The Life and Times of Barbara Jordan: A Twentieth-Century Baptist and Political Pioneer: The World Was a Different Place for Women in 1962 When Barbara Charline Jordan Lost Her First Race for the Texas House of Representatives

By Oliver, Bonnie J. | Baptist History and Heritage, Summer-Fall 2006 | Go to article overview

The Life and Times of Barbara Jordan: A Twentieth-Century Baptist and Political Pioneer: The World Was a Different Place for Women in 1962 When Barbara Charline Jordan Lost Her First Race for the Texas House of Representatives


Oliver, Bonnie J., Baptist History and Heritage


Some people said that she probably lost the race because people were not accustomed to voting for a woman. Jordan said, "Well, now, that is totally ridiculous, and I'll just have to try to alter that." (1) Because of the path cleared by Jordan, the doors that had been closed are open wider now for women and for minorities. (2) With spellbinding oratory, political savvy, and a self-sufficiency that raised her above petty partisanship, this United States congresswoman and celebrated black Baptist leader blazed a trail through the electoral ranks in the 1970s, overcoming institutional bias to become one of the most respected representatives of the downtrodden in the United States. (3)

By whatever unstated, immeasurable, invisible standards the American people apply to candidates for Congress, women have seldom been their choice. Over the course of history, however, a select few have been imbued with a particular kind of motivation and drive to win congressional seats, sustain the support of their constituencies, and exert commendable leadership, thereby helping to shape the course of government and, thus, the course of the nation. Barbara Jordan was one of them. A black southern woman and Protestant, Jordan was raised in a meager economic environment, attended college, never married, and rose out of the ranks of poverty and the ordinary to accomplish extraordinary deeds.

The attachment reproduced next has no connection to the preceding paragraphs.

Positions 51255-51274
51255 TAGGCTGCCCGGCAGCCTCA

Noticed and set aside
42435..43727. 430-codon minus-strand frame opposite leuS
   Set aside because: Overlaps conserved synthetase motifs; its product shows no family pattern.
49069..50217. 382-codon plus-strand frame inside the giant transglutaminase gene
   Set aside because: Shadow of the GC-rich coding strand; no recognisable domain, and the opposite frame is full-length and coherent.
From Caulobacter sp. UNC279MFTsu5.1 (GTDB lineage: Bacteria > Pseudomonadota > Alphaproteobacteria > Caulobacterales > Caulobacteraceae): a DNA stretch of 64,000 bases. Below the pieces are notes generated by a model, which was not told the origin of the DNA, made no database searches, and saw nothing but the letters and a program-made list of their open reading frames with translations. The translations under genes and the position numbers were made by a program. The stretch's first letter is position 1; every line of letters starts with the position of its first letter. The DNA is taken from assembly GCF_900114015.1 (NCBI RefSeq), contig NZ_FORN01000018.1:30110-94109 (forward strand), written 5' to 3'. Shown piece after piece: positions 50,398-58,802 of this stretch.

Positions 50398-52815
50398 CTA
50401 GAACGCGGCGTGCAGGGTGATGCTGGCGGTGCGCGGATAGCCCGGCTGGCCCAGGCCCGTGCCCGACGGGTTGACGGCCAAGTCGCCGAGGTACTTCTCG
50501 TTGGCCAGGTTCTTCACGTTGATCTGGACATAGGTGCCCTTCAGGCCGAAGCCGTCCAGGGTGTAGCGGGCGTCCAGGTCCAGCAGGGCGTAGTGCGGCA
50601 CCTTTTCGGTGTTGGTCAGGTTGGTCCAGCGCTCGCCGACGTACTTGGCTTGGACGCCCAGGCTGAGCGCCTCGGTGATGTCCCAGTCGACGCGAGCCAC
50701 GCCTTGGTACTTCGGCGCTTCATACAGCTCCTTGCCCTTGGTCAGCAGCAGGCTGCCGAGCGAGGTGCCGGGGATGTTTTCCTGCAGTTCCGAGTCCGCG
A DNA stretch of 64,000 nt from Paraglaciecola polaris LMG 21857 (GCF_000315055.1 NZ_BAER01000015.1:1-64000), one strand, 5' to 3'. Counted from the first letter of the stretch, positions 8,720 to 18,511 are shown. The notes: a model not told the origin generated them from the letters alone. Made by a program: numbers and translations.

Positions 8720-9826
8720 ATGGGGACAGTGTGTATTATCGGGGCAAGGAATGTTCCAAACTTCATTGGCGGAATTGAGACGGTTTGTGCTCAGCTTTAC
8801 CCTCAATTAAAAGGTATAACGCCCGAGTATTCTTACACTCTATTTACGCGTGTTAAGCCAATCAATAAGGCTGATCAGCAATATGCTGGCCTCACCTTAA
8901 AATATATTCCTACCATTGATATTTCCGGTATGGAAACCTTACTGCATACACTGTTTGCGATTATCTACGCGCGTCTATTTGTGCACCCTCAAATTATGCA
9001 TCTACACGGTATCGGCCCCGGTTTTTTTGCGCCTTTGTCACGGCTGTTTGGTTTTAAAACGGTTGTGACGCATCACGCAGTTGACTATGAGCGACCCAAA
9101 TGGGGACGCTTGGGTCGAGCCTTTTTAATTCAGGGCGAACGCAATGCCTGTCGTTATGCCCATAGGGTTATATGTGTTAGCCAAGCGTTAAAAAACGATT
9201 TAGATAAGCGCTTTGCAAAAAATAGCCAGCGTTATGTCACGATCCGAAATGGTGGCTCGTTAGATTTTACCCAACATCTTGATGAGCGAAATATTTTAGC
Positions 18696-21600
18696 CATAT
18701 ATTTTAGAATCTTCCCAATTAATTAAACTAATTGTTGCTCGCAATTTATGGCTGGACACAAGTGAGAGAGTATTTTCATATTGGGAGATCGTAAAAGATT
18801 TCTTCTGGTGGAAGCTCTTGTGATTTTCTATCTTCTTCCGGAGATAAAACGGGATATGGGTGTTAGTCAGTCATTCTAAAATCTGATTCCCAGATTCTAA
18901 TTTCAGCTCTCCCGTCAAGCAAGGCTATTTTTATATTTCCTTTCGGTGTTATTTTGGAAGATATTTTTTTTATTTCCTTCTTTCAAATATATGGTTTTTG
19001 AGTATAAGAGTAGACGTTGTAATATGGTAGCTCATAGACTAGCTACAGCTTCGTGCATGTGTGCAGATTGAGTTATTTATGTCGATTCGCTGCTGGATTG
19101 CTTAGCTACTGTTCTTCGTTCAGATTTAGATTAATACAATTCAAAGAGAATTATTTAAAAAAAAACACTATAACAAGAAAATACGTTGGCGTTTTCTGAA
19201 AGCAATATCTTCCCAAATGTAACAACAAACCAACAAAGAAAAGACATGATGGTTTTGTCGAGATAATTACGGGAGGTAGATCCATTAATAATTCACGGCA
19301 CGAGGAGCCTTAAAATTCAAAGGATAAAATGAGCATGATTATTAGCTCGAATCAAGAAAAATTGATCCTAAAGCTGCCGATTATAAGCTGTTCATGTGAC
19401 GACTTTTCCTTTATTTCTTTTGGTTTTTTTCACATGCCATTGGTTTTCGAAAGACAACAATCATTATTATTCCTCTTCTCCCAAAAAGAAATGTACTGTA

When the story of the twentieth century is told, the life and times of Barbara Jordan will be found etched in a prominent place in the annals of African American, American, and congressional history. Her stellar and laborious engagement on the social issues of her time through speeches that integrated her beliefs and values in ethics, religion, and law, undergirded her efforts to create a better society. (4) Throughout her life, Jordan was a voice for common ground, for the ties that bind. Hers was a powerful clarion of healing, uplifting words that challenged and inspired women and minorities, undeniably all Americans, to reach for something higher, to believe in themselves and their own ability to change the world and make it a better place.

The purpose of this article is to illuminate the life, works, political contributions, and Baptist heritage of Barbara Charline Jordan. Before examining her public service that changed the face of politics and the lives of humankind, an introduction to the childhood of this African American girl, who joined a Baptist church at age ten and became the South's first black female United States congresswoman, is not only appropriate, but necessary. Within the framework of this article, a focus on Jordan's faith, upbringing, education, and political ethics will demonstrate that these were major contributors to her success as a political icon and spokesperson. Jordan, who can be termed a pacesetter, was numbered among the few who brought to Congress a practical mind, integrity, dedication to duty, and the courage and voice to challenge the system in the interest of better government. (5) Noted lawyer, legislator, scholar, author, and presidential advisor, she was extremely gifted and used all of her talents and skills to address, improve, and dignify the conditions of human life.